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When your business processes personal data on a large scale, you are required to appoint a DPO (Data Protection Officer) as soon as the GDPR (General Data Protection Regulation) takes effect, which is from May 25 2018. But who is this officer? And what does he do?
The Data Protection Officer makes sure that all data protection regulations are met within the organization. For many organizations, the GDPR means it will be required to appoint a DPO. When you process (sensitive) personal data on a large scale, the appointment of this officer is mandatory. But what exactly is ‘processing on a large scale’?
There is a lot of uncertainty about ‘processing personal data on a large scale’. According to the Data Protection Authority the number of people involved (those whose personal data are being processed), the amount of data that is being processed and the duration of the data processing are the most important criteria for determining whether your business processes personal data on said large scale. An example could be a telephone provider that processes data about your personal Internet behaviour, or a bank that processes your customer data.
The European privacy supervisors expect a standard for ‘processing on a large scale’ will eventually emerge. This will make it easier to determine whether your business is included in the large scale processing and if you have to appoint a DPO. When you know whether or not you have to appoint a DPO, any data processor you hire will have to do the same, because they are processing your data.
Some important tasks of the Data Protection Officer:
The Data Protection Officer may be a staff member or an external advisor. There is no certification or training to become a Data Protection Officer. It is important that the DPO is able to work independently from an organization. A conflict of interests must be avoided at all times. This means a Member of the Board cannot be a Data Protection Officer for that same organization.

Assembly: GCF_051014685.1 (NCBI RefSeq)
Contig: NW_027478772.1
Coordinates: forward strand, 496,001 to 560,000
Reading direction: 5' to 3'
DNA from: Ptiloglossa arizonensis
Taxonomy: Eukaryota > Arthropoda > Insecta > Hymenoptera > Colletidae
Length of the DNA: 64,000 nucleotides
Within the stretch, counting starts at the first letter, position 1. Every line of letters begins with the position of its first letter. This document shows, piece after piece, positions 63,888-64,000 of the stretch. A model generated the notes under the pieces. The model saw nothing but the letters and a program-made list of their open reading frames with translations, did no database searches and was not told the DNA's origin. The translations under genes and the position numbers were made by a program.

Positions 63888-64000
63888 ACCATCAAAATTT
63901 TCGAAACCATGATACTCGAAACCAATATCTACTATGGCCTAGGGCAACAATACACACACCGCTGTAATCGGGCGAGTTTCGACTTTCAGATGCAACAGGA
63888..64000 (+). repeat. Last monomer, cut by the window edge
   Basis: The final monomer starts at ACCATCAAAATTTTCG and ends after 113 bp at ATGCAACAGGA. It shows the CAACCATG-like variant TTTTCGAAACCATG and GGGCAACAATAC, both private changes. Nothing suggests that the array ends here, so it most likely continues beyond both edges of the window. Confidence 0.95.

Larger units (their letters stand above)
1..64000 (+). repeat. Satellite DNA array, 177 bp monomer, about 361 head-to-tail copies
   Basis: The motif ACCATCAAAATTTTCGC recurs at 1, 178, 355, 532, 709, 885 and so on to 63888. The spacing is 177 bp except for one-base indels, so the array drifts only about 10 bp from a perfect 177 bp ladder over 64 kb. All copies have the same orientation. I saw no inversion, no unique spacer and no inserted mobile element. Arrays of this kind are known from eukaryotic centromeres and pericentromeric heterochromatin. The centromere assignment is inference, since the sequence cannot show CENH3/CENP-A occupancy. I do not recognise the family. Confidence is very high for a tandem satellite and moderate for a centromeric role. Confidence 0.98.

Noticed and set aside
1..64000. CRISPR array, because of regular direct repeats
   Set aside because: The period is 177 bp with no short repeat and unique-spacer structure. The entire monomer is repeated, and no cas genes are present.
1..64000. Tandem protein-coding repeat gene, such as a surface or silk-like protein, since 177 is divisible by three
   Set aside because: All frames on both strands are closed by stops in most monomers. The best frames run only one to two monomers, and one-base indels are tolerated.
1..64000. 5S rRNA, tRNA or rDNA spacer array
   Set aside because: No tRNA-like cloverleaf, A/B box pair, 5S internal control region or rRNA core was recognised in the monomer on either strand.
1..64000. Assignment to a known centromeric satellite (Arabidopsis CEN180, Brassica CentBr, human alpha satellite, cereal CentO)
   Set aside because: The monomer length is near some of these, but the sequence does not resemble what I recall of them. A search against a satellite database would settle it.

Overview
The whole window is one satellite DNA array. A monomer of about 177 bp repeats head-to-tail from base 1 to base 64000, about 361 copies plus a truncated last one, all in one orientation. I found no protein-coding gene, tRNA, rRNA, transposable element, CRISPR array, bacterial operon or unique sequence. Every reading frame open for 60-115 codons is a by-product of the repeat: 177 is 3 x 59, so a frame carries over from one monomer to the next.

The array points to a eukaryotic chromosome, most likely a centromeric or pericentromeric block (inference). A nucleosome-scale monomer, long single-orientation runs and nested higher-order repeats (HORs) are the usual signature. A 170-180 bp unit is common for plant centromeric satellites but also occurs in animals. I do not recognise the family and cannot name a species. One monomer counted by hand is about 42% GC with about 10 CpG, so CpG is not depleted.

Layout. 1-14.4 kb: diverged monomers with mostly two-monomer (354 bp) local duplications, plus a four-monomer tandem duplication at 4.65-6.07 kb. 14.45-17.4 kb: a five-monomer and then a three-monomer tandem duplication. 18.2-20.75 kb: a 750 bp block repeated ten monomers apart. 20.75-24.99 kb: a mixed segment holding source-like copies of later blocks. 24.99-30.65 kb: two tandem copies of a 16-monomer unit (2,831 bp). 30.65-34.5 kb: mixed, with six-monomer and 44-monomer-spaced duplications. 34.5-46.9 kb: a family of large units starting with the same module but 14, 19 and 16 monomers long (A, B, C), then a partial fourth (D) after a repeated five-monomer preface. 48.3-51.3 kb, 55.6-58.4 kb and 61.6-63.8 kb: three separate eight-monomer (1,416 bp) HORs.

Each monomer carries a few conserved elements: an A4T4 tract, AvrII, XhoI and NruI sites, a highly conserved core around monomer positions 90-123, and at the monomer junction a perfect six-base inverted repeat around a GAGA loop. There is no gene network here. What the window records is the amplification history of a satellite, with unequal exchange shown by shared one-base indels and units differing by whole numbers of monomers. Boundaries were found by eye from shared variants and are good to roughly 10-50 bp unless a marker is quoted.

When you appoint a DPO, you have to provide their contact details. Internally, within the organization, but also externally, for example with clients. This could be done by means of a contact form on the company’s website, addressed specifically to the DPO. The contact details of this officer also have to be shared with the Data Protection Authority by using the registration form designed for that purpose. The aim is that parties concerned and supervisors can contact the DPO in an easy and confidential manner.
Whether or not you should appoint a DPO is rather a complex matter. When it is uncertain if you have to appoint a DPO, the Data Protection Authority states that you have to be able to substantiate either choice. Do you have any questions about our Data Protection Officer? Or about the GDPR in general? Please feel free to contact us. We can help you safeguard the GDPR.
Starting May 25 2018 any business in the European Economic Area (EEA) that processes personal data has to comply with the GDPR. This regulation replaces existing national legislation. The GDPR states requirements that have to be met when processing personal data. With the new regulation, the EU wants to return to her citizens the control of their personal data. There are strict conditions and the GDPR is obligatory. Violations will be heavily penalised, with the risk of high fines of up to €20,000,000 or 4% of your annual turnover! Plenty of reasons to take this seriously.